Designing and Implementing a First-Person Shooter

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Name: Hung Vu
Major: Computer Science
Minor: Mathematics
Advisor: Drew Guarnera; Kowshik Bhowmik (second reader)

The video game industry is a one of the larger and more profitable industries. Within it, the first-person shooter (FPS) genre is also one of the most popular, accounting for 20.9 per cent of total video game sales in the United States in 2018. While the genre in general is beloved by many gamers, there are different subgenres of FPS that appeal to distinct customers. Arcade-like first-person shooters, such as Call of Duty, are games with simplistic and more unrealistic gameplay and mechanics. Conversely, realistic shooters like ArmA III are more grounded in real-world physics and attempt to simulate reality closely. This Independent Study seeks to explore the formal theory of designing an arcade-like, wave-based first-person shooter video game as well as the implementation of such a video game in the Unity engine. Through the study of formal video game design theory from multiple academic sources and examples from a number of popular video games on the market, a coherent theoretical foundation is established for the project. The game can then be implemented according to this foundation. A prototype is successfully developed with the Unity game engine and written in the C# programming language. The prototype includes most major features, such as the characters, various types of weapons, the wave system, win/lose conditions, the point-tracking and shopping systems, a map, a basic user interface, and real-time ray tracing-powered graphics. These components synchronize together to form a complete game experience for the user. A human player can play the game and expect to get a certain outcome after finishing it.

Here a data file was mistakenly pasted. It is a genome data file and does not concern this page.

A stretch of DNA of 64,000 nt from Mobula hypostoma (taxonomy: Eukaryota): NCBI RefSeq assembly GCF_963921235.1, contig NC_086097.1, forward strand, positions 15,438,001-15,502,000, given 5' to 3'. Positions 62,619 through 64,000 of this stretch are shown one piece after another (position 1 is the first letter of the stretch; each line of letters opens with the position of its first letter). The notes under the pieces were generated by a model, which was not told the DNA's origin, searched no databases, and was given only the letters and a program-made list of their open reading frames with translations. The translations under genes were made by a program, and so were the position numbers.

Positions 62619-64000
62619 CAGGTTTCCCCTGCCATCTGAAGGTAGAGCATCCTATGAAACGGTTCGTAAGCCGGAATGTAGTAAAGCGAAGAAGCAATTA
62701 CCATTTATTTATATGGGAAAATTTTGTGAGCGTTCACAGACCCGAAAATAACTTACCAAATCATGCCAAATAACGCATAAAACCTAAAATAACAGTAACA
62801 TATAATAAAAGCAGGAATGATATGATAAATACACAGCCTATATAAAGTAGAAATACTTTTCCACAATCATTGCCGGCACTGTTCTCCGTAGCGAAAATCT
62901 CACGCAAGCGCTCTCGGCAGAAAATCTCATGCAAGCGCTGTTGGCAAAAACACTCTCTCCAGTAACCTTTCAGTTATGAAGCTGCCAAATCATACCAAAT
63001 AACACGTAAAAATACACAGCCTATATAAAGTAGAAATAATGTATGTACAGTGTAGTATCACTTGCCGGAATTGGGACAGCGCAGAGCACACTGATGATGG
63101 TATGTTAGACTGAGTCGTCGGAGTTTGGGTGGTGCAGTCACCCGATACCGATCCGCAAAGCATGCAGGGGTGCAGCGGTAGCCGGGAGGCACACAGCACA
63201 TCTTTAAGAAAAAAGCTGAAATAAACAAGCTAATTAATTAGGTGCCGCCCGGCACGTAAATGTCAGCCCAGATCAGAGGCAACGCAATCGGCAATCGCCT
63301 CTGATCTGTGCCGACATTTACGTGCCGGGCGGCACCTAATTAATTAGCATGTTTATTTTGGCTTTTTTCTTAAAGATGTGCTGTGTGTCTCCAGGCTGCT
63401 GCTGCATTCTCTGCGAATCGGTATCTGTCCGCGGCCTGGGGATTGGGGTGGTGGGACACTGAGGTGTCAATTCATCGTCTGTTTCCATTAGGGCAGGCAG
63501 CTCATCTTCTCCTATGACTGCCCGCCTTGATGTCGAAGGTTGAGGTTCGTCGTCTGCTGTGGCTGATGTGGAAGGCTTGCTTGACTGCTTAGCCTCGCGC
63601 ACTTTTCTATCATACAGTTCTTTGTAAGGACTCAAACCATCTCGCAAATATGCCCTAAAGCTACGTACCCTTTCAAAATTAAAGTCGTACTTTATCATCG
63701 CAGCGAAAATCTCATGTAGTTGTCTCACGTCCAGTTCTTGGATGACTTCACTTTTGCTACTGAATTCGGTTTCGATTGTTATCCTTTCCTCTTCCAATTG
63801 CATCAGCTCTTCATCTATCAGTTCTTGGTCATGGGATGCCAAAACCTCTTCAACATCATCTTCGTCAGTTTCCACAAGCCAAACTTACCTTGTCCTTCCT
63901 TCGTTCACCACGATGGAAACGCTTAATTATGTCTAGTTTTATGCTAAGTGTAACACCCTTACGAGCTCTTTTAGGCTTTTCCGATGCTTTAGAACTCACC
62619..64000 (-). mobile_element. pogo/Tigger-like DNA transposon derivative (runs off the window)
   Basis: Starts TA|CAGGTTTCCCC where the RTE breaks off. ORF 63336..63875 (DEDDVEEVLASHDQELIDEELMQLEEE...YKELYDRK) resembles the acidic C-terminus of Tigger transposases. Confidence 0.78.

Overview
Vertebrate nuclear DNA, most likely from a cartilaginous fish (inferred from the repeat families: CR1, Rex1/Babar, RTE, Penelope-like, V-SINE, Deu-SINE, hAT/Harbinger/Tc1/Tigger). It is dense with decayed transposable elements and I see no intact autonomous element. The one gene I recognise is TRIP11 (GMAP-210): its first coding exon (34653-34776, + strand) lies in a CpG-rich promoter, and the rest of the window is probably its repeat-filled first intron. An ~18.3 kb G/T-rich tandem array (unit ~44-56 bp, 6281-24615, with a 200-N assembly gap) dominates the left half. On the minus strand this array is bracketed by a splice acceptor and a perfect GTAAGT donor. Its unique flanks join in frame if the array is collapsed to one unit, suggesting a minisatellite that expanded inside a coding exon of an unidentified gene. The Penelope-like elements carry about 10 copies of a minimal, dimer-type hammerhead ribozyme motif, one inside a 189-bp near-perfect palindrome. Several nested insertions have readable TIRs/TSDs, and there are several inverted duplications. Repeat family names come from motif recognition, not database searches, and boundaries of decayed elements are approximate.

Posted in Comments Enabled, Independent Study, Symposium 2022.

One response to “Designing and Implementing a First-Person Shooter”

  1. Benjamin Hassan says:

    The game you made is interesting, Hung. I really like the premise!